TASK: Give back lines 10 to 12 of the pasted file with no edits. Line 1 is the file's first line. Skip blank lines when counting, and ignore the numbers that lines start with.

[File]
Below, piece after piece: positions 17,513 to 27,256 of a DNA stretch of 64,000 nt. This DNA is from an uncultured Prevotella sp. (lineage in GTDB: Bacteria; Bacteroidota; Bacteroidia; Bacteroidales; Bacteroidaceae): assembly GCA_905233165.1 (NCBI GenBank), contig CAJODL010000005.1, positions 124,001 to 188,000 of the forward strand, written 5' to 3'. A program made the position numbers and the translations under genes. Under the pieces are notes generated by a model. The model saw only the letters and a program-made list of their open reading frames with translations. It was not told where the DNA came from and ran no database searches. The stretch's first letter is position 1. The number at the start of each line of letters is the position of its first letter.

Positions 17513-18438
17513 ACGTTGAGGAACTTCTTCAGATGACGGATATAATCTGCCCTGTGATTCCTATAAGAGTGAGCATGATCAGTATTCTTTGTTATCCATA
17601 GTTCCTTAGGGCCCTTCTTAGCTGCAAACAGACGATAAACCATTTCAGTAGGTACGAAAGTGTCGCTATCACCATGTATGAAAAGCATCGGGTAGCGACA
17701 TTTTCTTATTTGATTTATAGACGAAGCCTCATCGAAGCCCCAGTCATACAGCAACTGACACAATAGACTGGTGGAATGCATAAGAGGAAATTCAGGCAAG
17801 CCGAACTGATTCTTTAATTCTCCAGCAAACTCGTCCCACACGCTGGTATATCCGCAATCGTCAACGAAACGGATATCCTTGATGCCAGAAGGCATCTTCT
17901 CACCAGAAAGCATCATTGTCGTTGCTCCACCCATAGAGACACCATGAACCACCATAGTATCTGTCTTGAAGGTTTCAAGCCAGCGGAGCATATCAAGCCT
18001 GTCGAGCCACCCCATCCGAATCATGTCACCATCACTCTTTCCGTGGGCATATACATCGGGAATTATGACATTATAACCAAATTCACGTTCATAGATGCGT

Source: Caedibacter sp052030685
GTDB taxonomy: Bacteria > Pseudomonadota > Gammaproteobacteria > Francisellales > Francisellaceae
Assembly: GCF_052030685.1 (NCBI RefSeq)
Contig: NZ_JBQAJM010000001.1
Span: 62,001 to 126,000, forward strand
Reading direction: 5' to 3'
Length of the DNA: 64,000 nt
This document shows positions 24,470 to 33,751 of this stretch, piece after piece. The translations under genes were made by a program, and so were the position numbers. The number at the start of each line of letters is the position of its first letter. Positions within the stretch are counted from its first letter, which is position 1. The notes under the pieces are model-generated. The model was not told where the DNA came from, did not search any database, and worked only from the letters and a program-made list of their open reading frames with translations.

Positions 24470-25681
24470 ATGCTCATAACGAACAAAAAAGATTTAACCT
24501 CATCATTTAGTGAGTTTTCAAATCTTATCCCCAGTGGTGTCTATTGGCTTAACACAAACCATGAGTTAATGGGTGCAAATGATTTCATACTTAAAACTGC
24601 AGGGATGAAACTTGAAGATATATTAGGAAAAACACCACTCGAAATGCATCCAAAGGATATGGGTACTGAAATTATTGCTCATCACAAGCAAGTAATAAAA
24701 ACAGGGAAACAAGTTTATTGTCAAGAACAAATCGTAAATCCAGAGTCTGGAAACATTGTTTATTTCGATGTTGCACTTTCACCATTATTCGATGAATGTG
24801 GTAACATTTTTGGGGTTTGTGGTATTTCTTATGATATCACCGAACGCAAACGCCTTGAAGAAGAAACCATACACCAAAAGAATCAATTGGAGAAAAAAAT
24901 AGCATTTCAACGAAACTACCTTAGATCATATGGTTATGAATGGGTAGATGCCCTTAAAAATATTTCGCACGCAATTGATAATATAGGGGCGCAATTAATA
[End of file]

GTDB taxonomy: Bacteria > Pseudomonadota > Gammaproteobacteria > Francisellales > Francisellaceae
Assembly: GCF_052030685.1 (NCBI RefSeq)
Contig: NZ_JBQAJM010000001.1